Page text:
>> By Peter Worden // Fall 2015
If you were once soaking in a hot tub and got sprayed by a snowplow that was (probably) Thea Gray. (She’s really very sorry.) If you ever watched an RV catch fire in the Nomad parking lot, also her. If you ever went to an epic teepee party at Nine Mile, yep, her place.
Her recent career as a truck driver started on a steep learning curve. (“Let’s just say Vernon’s still missing its stop sign,” she jokes, not joking.) She cut her tooth, that is, the teeth of the snowplow she was driving, on the guardrail of the Mica dam bridge, leaning her side-wing plow up against it just enough to clear snow and not go over. The work she calls sporty, and her last gig as a bush driver in Hinton, Alberta she calls the best job in the driving world.
“It’s cowboy-up. It’s pretty full on. You got to chain up and get to play in the mud. It can be really fun.”
Forgiving the errant splashes of sleet when she couldn’t get the plow up in time, Thea is the perfect neighbour. She’s a woman of countless rugged life skills whose doula-ship has helped bring 15 babies into the world. Best of all she’s never around.
It’s a far cry from her double-clutching days practicing for a Class 1. Now she’s “slamming gears like nobody’s business” wearing sunglasses and a moustache and getting cheeky on the CB radio. She, in addition to taking an astrology course, also reads “super-huge rednecks” their horoscopes.
“It’s like, OK Pisces, today…” she laughs, feeling at home on the job. “I’m in my own space. I have two doors, locks and it’s my own space. I deal with customers and it’s smiles and sunshine then I get back in my truck and keep karaoke-ing. I love that.”
Thea moved to Revy in Grade 10, the daughter of the town’s two psychologists, which is probably another story altogether.
Forgiving, of course, the errant splashes of sleet when she couldn’t get the plow up in time, Thea is the perfect neighbour. She’s a woman of countless rugged life skills whose doula-ship has helped bring 15 babies into the world. Best of all she’s not around all that much. She is always in the bush. It’s her sanity. It’s where she’s at her best.
“I just need my bush time, you know?” says Gray from home in Hinton, a day or two before heading back into the bush. She has been living off and on in Revy since the age of 15. When she is here, you’ll find her at 12-mile. Mostly though she’s somewhere outside Hinton or Golden and comes back for births. “I have a really nice connection that way”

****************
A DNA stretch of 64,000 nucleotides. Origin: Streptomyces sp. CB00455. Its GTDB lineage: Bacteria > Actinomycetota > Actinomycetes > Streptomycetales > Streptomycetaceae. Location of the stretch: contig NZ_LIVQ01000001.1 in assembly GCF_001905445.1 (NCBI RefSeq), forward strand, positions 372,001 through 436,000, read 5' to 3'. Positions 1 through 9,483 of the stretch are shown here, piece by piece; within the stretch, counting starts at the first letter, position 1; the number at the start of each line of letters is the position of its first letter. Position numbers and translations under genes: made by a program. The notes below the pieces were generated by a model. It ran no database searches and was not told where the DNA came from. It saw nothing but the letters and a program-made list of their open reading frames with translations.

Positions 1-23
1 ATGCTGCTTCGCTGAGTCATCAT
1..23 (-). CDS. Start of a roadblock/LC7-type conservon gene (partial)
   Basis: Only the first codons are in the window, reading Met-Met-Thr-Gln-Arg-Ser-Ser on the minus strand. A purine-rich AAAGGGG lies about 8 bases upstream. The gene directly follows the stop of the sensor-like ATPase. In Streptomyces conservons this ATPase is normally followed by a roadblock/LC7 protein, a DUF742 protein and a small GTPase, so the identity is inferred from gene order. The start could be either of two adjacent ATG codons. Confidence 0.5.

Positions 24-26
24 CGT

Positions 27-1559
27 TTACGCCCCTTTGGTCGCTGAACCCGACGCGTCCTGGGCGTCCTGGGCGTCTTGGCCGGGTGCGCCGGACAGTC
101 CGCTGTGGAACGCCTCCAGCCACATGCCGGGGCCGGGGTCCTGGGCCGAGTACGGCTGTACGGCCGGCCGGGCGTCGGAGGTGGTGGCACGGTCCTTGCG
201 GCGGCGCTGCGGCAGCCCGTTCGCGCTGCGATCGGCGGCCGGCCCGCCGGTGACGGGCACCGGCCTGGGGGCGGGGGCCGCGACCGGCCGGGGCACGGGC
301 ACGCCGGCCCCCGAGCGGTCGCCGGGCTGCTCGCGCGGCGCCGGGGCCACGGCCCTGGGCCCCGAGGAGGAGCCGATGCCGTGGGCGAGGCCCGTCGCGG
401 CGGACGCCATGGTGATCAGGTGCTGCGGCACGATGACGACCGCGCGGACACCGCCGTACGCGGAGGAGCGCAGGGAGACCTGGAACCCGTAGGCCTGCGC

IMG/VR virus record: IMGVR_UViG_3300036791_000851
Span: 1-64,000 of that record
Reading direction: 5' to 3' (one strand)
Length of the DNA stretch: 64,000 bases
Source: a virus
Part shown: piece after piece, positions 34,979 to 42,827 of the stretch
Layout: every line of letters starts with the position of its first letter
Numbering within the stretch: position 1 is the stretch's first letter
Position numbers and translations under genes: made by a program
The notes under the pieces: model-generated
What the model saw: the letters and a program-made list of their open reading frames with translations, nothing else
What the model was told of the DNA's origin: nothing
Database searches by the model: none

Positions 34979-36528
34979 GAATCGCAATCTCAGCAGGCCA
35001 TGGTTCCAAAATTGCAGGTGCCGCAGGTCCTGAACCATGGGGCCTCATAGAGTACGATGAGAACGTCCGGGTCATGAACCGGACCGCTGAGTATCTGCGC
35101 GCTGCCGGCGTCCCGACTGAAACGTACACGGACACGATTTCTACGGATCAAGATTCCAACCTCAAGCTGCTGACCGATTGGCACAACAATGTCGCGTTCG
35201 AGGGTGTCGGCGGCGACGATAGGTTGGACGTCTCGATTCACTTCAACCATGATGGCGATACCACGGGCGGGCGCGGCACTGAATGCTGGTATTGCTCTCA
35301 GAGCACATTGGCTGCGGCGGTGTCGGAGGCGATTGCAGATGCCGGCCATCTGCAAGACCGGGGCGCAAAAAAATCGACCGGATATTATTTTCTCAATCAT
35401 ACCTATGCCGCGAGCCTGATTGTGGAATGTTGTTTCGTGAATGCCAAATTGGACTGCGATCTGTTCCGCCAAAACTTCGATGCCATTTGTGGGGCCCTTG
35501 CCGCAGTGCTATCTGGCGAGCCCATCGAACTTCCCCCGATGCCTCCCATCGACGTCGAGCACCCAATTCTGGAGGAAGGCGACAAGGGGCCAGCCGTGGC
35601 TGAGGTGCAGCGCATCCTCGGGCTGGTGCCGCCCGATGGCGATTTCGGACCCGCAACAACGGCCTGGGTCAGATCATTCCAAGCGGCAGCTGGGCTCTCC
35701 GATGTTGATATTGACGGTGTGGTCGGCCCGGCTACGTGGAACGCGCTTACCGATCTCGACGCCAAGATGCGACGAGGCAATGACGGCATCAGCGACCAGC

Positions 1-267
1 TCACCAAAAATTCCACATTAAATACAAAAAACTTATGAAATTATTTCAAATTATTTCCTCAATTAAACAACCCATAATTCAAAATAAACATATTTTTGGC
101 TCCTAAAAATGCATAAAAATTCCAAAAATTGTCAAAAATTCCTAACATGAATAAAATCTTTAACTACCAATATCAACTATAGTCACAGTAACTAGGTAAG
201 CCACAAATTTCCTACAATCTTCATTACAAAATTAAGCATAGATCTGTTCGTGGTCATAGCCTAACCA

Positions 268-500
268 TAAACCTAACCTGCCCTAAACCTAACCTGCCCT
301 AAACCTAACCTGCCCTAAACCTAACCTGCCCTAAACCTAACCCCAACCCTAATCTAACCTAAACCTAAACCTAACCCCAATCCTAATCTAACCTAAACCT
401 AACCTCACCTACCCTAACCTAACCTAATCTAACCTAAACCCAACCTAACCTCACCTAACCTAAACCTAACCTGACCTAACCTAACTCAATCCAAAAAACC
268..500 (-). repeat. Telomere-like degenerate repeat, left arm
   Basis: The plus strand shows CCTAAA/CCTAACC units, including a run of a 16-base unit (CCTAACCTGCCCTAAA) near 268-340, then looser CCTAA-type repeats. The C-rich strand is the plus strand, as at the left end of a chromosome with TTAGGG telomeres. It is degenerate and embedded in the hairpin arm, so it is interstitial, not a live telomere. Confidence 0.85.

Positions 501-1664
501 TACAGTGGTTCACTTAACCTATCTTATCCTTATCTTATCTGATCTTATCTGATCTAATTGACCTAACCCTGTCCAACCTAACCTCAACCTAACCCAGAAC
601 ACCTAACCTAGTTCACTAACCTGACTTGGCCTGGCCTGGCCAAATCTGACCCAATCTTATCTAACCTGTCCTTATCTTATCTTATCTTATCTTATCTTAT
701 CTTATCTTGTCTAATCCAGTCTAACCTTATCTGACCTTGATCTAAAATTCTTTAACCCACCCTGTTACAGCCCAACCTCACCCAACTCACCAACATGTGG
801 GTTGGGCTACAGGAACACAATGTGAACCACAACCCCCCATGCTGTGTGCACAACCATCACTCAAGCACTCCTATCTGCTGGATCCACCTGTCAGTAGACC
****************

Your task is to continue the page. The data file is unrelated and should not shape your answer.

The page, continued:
“I had a pretty rad childhood.”
Gray was born in Whitehorse—“almost in a snow bank and that’s a true story,” she says. Her dad was a bush pilot with the Yukon Game Branch and a musician. “So, I had a pretty rad childhood.” She describes days spent as a three-year-old flying around helping him transplant mountain goats, keeping them cold with a hose when they landed at gas stations.
She refers to him lovingly as a complete redneck who trims his trees with a .22— “about as red as they go”’—but credits her stepdad who came into her life early on as the one to get her into the great outdoors differently. She was backcountry touring with him at the age of six.
“Loved it. Loved it, loved it,” she remembers fondly.
She moved to Revy in Grade 10, the daughter of the town’s two psychologists, which is probably another story altogether, and she began cross-country ski racing competitively. She moved to Canmore for that until she met and fell in love with a European man she would marry and “drop skiing like a hot rock,” she says.
The two took off on a two-month Arctic expedition beginning in Cambridge Bay, Nunavut where they saw real muskox and even more boulders that resembled muskox, but that they skied hours to see up close, and called them ‘musk-rocks.’
The two married when Thea was 21. They planned to fly a Justice of the Peace up onto Begbie for the ceremony. But as they approached the glacier, rain and fog rolled in so thick they barely had SAT phone use. So, they just did the thing at Thea’s tee-pee.
“—oh yeah, I lived in tee-pee for nine years,” she juts in. The wedding party congregated at her cone home at Nine Mile, and, naturally, it was epic. (When she uses epic to describe stories, it actually is.) The wedding video is punctuated by her mother-in-law’s three screams as a black bear circled the tee-pee three times.
Another one of her homes, an RV she named War Pony used to be parked at 12-mile. But War Pony went up in a blaze of glory one afternoon stopping for a burger at the Nomad. “Fire trucks pulled up and it was really embarrassing,” she says. It wasn’t her first car fire. A few years earlier her Ford Festiva also went up in flames. “All these epic things happen to me in Revelstoke.”
She and her husband are divorced now, “but it was amazing,” she says, adding, “I’m currently in love with an Alberta redneck.” Their next golden opportunity may be the untouched wilderness around Golden; Thea compares it to Revy, which she says is being bombarded by dirt bikes and quads. “It’s changing. Golden has that wildness to it still.” Or it may be another gold-prospecting gig, “digging holes and smashing rocks,” as she puts it. Her backcountry savvy and the Yukon gold in her blood make her sought highly by geologists. More likely for now she’ll take an even more grueling down to earth job as a new mom. She says with a laugh and about eleven e’s:
“I think I’m going to bre-e-e-e-e-e-e-e-e-e-e-d! You can write that down.”